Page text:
3rd May 2018

A light rider on an ill fitting saddle will cause more problems than a heavier rider on a superbly fitted saddle too, no matter how well or badly either one rides. Never forget the importance of getting your saddle checked. Sensible weight guidelines are good, but who is going to enforce these guidelines? At the moment anybody can buy a horse, with no checks made at all. What we really need is a licensing system, where potential owners have to prove they can adequately care for their equine.

3rd May 2018

Rider weight restrictions are absolutely necessary. Twenty per cent is the maximum, not a 'more or less', and this is for moderate to light work. Horses and ponies working harder or for more than an hour or so, young and elderly horses should all carry significantly less than 20 per cent, more like the 10-15 percent recommended in your write-up. This issue was always regarded when I was young - a long time ago - but humans were not generally so overweight or big as they are now. I should like to see weight restrictions enshrined in law, when firmer scientific proof is available, because this is definitely a welfare issue.

3rd May 2018

Yes I think a persons weight should be taken into consideration, however its not just based on what one looks like on a horse. I ride a 14.1hh pony and at 10.5 stone thought I looked too big for her but in actual fact my weight is well within her weight bearing capabilities. Also a horses back has a bearing on weight bearing, i.e. short or long back. Thanks so much for the article. Very informative and carung.

4th May 2018
Customer Since: October 2015
From: Northamptonshire, United Kingdom

Yes I think Judges at shows, and Vets should tell riders that they are to heavy for their horses, this is of great concern for me as it is a growing problem.

4th May 2018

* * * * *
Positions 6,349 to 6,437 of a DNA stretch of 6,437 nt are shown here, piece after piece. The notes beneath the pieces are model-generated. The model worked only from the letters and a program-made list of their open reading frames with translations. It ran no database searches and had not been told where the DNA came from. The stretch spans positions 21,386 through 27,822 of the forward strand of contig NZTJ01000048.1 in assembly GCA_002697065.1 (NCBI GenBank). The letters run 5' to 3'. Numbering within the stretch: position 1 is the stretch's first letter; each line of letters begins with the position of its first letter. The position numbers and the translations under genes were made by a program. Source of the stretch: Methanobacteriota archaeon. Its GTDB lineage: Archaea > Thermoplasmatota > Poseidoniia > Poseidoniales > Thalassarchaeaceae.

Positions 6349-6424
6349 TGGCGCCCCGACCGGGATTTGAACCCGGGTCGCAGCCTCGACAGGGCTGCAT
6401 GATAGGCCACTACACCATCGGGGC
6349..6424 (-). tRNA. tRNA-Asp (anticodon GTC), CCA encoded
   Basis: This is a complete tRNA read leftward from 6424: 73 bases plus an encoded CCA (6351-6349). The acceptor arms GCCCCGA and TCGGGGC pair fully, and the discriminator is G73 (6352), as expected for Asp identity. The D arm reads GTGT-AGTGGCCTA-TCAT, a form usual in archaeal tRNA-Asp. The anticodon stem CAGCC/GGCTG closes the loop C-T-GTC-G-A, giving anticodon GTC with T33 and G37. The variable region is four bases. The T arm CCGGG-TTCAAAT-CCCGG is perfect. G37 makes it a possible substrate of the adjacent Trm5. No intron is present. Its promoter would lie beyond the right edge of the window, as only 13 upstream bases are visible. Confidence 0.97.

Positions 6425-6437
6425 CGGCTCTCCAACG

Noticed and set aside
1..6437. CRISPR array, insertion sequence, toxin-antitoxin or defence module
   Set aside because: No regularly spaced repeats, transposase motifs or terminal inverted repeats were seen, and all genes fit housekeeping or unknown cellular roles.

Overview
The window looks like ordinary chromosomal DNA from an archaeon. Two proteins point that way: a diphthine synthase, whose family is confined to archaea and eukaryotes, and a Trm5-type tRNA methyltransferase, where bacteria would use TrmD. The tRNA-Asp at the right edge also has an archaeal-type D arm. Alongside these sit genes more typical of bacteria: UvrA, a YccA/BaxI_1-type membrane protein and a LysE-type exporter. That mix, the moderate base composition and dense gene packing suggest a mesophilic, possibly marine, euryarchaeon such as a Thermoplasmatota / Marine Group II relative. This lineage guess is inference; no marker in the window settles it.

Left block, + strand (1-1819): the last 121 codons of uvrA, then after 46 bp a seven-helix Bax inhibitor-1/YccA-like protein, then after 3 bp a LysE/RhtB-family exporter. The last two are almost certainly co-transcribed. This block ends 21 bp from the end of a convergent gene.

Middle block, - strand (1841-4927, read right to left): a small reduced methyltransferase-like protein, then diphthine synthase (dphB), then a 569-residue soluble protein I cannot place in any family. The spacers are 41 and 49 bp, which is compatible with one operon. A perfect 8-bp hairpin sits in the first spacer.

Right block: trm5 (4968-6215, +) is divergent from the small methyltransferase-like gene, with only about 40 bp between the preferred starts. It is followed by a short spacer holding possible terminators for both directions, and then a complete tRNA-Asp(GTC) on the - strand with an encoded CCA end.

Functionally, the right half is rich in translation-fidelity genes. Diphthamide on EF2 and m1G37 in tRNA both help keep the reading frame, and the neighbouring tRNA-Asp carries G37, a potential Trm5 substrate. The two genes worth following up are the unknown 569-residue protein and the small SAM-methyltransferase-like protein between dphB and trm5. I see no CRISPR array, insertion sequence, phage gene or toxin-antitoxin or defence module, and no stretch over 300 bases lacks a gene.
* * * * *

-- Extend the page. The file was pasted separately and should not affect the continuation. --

Interesting information, as some people go a bit OTT with the light weight thing but if a rider is skilled and keeps fit and healthy with the horse, as muscle weighs more than fat, they may be considered a little overweight but this information proves the point about how a skilled rider will sit, so these people should not worry too much. I think 15-20% is a good rule to stick with.

4th May 2018

No comment has been made of the age of the horses. Surely this is also relevant. Youngsters and old horses do not fit in this one size fits all formula. Many older animals are still in work thanks to improved veterinary procedures.

4th May 2018
Customer Since: February 2015
From: Powys, United Kingdom

Very good point that using 20% of ideal weight, as a guide, includes not just rider and tack weight but any horse overweight which adds to the load. Fit not fat applies to the ideal for both horse and rider.

4th May 2018

I think there should be reasonable limits, especially as so many overweight riders seem to have overweight horses, so the poor horse is already under extra strain before being ridden. Managing all this, though, would be a nightmare, with accusations of 'fat-shaming' and all the rest of it.

4th May 2018

I strongly believe that too many horses are being ridden by frankly obese riders, & would like to see weight restrictions enforced